Types of Trusts

Trusts are legal arrangements that allow individuals to protect and distribute their assets. There are many different types of trusts, each with their own unique benefits and requirements. Here are the five main types of trusts:

Revocable Trust

Also known as a living trust, a revocable trust is a trust that can be changed or revoked by the person who created it (the grantor) during their lifetime. The assets placed in a revocable trust are still considered part of the grantor’s estate for tax purposes. Revocable trusts are often used to avoid probate and maintain privacy.

Irrevocable Trust

An irrevocable trust is a trust that cannot be changed or revoked once it has been created. The assets placed in an irrevocable trust are no longer considered part of the grantor’s estate for tax purposes. Irrevocable trusts are often used for estate planning purposes and to protect assets from creditors.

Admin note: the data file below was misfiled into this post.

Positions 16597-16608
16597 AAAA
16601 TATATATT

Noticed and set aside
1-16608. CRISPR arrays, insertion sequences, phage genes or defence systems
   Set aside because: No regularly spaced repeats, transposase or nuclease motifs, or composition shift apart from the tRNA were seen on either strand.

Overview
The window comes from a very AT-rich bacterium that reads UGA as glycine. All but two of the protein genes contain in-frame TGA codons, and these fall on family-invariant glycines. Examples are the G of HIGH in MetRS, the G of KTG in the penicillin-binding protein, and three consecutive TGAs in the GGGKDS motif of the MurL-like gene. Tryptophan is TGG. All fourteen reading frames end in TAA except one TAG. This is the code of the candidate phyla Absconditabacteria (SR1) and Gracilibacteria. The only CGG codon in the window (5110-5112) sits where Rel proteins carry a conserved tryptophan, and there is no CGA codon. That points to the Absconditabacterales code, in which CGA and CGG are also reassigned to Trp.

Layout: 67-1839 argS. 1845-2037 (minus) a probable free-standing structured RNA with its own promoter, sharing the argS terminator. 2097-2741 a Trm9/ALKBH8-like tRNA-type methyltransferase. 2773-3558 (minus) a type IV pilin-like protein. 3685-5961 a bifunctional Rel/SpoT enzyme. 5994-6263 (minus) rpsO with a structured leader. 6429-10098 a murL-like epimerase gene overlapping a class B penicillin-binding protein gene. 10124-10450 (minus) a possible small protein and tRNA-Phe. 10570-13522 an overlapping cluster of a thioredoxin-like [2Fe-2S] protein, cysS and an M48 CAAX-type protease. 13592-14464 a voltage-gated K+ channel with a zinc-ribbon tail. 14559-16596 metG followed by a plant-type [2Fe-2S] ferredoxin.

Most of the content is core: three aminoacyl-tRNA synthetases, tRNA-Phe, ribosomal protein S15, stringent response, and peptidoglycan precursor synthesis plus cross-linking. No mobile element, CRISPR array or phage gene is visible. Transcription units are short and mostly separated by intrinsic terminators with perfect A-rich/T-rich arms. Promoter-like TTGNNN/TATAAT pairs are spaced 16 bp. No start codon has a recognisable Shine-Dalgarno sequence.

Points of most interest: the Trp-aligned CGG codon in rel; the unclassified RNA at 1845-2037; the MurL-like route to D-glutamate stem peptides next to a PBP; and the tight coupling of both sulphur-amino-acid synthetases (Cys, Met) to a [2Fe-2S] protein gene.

Living Trust

A living trust is a type of trust that is created during the grantor’s lifetime. It can be either revocable or irrevocable and is used to manage and distribute assets while the grantor is alive and after their death. Living trusts are often used to avoid probate and maintain privacy.

Testamentary Trust

A testamentary trust is a type of trust that is created through a person’s will and takes effect after their death. Unlike a living trust, a testamentary trust can be changed or revoked up until the time of the grantor’s death. Testamentary trusts are often used to provide for minor children or to manage assets for beneficiaries who are not capable of managing them on their own.

Special Needs Trust

A special needs trust is a type of trust that is designed to provide for the needs of a person with a disability without affecting their eligibility for government benefits. Special needs trusts are often used to provide for long-term care, medical expenses, and other necessities.